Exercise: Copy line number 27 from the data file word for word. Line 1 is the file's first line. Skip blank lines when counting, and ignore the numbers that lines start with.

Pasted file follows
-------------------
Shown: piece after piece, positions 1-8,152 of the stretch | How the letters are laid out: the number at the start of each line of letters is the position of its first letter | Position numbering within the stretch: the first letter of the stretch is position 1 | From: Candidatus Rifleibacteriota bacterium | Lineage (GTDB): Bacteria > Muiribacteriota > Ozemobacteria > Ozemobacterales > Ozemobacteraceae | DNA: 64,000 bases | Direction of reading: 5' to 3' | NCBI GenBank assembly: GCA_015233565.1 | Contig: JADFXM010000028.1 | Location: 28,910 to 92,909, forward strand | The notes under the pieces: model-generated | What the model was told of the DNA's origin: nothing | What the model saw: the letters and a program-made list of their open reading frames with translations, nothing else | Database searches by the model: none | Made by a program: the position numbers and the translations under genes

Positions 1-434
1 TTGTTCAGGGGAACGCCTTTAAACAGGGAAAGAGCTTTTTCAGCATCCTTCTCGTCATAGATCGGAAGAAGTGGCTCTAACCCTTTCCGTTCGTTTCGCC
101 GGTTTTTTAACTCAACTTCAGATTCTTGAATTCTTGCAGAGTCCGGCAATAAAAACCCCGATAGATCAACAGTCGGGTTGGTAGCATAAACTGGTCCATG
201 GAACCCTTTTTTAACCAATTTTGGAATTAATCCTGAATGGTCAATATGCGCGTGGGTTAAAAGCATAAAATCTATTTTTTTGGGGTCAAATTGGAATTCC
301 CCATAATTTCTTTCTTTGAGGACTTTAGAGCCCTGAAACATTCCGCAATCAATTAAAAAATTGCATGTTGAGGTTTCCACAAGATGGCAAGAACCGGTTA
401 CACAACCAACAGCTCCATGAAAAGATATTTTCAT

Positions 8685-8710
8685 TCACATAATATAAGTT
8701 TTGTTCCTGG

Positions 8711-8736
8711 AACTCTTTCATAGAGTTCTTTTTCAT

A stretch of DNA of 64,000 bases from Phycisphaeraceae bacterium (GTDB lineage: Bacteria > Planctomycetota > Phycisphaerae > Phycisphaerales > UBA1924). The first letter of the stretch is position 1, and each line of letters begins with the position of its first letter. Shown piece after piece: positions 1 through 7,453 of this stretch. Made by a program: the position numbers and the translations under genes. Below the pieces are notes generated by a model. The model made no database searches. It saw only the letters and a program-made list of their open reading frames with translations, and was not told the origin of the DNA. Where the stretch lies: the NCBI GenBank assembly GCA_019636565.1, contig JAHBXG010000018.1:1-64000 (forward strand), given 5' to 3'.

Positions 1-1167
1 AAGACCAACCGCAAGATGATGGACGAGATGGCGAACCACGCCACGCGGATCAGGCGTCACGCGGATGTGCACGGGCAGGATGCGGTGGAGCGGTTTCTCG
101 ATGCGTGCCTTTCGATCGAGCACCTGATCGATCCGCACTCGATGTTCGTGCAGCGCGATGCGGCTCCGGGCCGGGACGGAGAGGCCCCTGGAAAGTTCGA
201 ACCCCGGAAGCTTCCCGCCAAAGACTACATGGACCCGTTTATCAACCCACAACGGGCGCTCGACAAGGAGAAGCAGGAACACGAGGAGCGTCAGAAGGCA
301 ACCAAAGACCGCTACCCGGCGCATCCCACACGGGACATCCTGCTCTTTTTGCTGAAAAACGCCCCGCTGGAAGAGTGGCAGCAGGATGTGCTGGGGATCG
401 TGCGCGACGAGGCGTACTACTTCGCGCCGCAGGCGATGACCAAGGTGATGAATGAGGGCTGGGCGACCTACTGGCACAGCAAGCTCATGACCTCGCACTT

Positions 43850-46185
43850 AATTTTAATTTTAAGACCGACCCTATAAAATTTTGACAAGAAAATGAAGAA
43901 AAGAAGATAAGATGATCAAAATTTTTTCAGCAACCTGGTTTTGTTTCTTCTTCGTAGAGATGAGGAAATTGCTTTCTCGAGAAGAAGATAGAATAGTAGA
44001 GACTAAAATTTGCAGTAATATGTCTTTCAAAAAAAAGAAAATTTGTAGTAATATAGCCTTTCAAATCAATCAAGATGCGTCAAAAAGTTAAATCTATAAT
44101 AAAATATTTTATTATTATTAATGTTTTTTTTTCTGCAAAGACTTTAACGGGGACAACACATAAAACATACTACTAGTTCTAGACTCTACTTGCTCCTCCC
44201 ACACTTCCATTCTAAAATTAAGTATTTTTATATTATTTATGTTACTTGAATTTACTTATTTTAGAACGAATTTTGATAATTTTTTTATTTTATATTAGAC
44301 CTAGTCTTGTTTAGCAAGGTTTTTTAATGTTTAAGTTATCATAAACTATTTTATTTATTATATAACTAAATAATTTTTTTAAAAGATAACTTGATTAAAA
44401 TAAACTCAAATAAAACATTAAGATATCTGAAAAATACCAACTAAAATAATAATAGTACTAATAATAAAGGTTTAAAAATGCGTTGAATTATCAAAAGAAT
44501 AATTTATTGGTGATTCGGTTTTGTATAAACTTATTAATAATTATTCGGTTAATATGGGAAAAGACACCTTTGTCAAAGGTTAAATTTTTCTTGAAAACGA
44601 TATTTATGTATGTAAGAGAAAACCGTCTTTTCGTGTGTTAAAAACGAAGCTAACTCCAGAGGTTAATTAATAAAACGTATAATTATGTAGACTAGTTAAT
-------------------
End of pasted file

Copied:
44401 TAAACTCAAATAAAACATTAAGATATCTGAAAAATACCAACTAAAATAATAATAGTACTAATAATAAAGGTTTAAAAATGCGTTGAATTATCAAAAGAAT